I finally settled on work.
It's called AT Home Pets. I raise and sell rabbits and guinea pigs. It's a lot of work to care for them. I help my son raise mice.
I am also in the process of learning to make worksheets and curriculum. I made my first this week. The goal is to hone my skills and eventually start to sell them. I was talking with my lad about this last night about how I am going to hire him to help me create graphics for this endeavor. He thought that was a great idea. :)
I mention all this because like may people in the world it is sometimes a struggle to make ends meet. To purchase curriculum, to buy supplies, and clothe children. My hubbies work provides for necessities in life like shelter, food, medical issues, gas and such things.
My business stuff provides for curricula, clothes for me and the lad, treats "just because" and so forth. Without my income it would be a LOT more difficult to manage the other necessities in life.. like food... we like eat. :)
Working with animals as a business has provided me with
1. opportunities to teach my son good animal husbandry skills. Healthy animals make for easier to care for critters, easier to find them homes, better food sources for animals that need them.. remember he raises mice.. his biggest buyer is the local raptor rescue. He gives them a discount because they help birds of prey get healthy after running into trouble. He's had to help me think through the type of bedding we use, housing issues, what colours to pursue and such like.
2. opportunities to learn good customer service. How to be nice with people, friendly, help them discover the joys of owning a pet mouse, to figure out what size of mouse their snake can eat, and so forth. To write good animal care sheets for the rabbits and guinea pigs and to continually learn so that one can properly educate people when they ask questions.
3. opportunities to do real life math. If 10 mice cost "X" amount and the guy asks for a deal, what are you willing to do? Are you going to ask him to buy two more and throw one in for free? Will you say no? What if they want free delivery on top of that? He's learning that good customer service doesn't mean saying yes to every request. I thought I would need to teach him to save for a rainy day... but this boy is a natural money saver. He weighs out his purchases carefully which is really nice to see. He hates that I make him pay part of the mouse food bill but it's part of having them right? He gets the income, shouldn't he bear part of the price or raising them?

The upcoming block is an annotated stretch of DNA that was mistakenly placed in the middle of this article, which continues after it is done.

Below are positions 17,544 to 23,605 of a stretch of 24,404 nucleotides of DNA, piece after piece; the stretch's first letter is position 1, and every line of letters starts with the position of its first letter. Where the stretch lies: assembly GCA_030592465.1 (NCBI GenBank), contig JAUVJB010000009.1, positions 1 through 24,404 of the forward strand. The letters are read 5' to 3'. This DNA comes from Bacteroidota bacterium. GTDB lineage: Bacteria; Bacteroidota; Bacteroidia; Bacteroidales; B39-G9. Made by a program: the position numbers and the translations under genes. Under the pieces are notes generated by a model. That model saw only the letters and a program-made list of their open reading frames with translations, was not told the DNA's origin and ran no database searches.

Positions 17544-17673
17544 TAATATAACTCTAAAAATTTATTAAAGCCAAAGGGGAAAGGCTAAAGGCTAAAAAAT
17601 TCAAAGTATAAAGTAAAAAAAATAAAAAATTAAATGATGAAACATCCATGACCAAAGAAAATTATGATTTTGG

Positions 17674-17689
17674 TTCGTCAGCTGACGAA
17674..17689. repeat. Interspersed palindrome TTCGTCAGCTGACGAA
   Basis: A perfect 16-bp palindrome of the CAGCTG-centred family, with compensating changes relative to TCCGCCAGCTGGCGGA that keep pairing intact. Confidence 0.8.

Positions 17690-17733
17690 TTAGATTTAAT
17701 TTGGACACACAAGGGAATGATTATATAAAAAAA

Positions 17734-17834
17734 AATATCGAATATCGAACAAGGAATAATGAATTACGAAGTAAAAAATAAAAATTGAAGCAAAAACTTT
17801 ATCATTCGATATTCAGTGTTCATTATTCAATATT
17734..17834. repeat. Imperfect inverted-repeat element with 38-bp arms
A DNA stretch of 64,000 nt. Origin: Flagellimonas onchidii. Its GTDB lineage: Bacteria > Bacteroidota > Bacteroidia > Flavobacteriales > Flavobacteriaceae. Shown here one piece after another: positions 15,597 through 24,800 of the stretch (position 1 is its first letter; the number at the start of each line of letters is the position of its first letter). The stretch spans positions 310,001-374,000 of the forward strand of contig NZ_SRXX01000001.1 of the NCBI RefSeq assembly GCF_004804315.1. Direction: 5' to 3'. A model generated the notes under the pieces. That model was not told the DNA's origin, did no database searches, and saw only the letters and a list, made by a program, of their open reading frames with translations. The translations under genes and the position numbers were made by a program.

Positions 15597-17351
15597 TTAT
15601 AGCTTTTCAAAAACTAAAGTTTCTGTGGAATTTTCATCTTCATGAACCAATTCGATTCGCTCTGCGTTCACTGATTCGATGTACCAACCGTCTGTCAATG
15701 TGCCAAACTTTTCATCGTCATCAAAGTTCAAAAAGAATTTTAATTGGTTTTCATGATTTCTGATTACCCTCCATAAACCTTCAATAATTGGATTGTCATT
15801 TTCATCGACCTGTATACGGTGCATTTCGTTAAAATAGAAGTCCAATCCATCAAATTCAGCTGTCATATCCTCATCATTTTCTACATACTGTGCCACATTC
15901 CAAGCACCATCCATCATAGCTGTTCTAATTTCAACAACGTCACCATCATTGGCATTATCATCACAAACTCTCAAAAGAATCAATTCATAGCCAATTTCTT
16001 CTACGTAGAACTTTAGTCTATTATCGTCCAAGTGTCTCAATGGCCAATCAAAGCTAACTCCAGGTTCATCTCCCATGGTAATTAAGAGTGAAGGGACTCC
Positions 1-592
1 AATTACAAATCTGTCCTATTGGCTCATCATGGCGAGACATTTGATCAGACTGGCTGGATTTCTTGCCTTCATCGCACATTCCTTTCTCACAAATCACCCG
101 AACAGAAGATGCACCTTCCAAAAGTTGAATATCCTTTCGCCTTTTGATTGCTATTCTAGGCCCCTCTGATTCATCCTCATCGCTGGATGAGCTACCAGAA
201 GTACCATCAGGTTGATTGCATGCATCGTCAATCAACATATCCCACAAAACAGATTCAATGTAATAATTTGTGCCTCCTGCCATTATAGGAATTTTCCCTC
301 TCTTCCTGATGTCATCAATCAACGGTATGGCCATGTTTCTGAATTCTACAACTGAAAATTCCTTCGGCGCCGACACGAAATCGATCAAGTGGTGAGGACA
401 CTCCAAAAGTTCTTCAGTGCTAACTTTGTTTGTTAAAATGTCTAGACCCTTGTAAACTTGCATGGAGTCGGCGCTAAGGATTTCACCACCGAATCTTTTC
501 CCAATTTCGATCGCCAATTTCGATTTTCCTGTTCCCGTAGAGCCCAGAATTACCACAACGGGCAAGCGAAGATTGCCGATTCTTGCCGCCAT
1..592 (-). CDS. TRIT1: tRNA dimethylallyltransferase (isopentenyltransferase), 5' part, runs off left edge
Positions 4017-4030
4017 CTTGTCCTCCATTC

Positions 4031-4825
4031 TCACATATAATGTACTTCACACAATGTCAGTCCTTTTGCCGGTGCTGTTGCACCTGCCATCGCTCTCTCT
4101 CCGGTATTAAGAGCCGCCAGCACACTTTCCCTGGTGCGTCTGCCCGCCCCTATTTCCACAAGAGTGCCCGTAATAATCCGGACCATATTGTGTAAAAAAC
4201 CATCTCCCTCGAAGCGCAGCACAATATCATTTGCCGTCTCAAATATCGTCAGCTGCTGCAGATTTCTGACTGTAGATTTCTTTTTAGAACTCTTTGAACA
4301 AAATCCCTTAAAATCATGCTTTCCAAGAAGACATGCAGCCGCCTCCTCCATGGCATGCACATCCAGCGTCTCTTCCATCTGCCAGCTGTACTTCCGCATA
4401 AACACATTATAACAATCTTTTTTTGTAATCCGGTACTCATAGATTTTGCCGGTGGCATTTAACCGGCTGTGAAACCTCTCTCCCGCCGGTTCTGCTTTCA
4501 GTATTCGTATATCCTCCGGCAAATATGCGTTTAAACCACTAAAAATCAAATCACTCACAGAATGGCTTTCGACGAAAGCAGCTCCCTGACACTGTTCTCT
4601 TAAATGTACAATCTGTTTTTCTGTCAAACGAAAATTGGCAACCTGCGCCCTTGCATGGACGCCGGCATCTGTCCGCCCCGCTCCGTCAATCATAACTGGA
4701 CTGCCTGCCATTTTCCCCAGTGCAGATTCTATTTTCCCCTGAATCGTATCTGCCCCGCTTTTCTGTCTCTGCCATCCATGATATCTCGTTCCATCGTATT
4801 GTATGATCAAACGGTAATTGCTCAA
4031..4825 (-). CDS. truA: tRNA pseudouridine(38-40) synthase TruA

4. opportunities to deal with the less than polite people. Granted I've shielded him from most of this, but he sees how some people react to the selling of rabbits and guinea pigs (and to a certain extent the mice). Animal Rights Activists aren't the funnest people to deal with, and he's seen how I've learned to be protective of where I live and how we do things.
5. Opportunities to teach others about animals we know and love. It amazes me how often people will leap into something without first doing their research. Selling animals allows us to interact with people, teaching them how to care for their animal, what should and shouldn't be done and guiding them to good sources for information. There is so much misinformation out there about how to care for animals it's great to guide people to reliable sources.
6. Opportunities to learn time management. It's not always easy. Currently I am dealing with a person who wants to buy an animal on Sunday afternoon. I don't do business on Sundays until after 6 p.m. This individual is struggling to work around that and it's hard to stand firm.. but family and God is important you know? It's hard to work around homeschooling needs, family needs, faith issues in a "we want what we want when we want it NOW" society. Sometimes it means lost sales which used to be upsetting until we learned this.. the instant gratification people won't have done their research and do we really want our animals going to people who are like that? Teaching that long term perspective has been eye-opening for my lad.
7. Opportunities to learn new skills. Whether it's learning how to put together worksheets or curricula, or finding out the latest research on mites in guinea pigs, or how to deal with malocclusion in rabbits, finding out what threatens birds of prey... there are always ways to think and improve and do what needs to be done. Right now we are dealing with a rat problem which with the help of the internet, friends, neighbours and other business people we WILL tackle and keep our animals safe from harm. We are happy to live and let live, but causing harm has repercussions.
8. Opportunity to be your own boss. I HATE, yes indeed I will freely admit it. I hate to be ordered around. I love being able to be responsible for my own decisions and the running of my own business. Being told what I can and cannot do irritates me to no end. So working a job for someone else gives me added stress (which if I have to I deal with) but the freedom of choosing what I feed, how I care, and such like.. I love that freedom. I disliked working a 9-5 job and dealing with the politics and rivalries you get in a workplace. Here... the rabbits don't argue with me.. they may stomp their feet for "FOOD NOW! ME FIRST!!" but they don't talk back or jockey for importance. Most customers are easy to work with and doing this is a joy.
The Importance of Family.
You will find other members of the TOS crew participating in this five day blog hop. The whole list can be found here, or you can start with the folks listed below.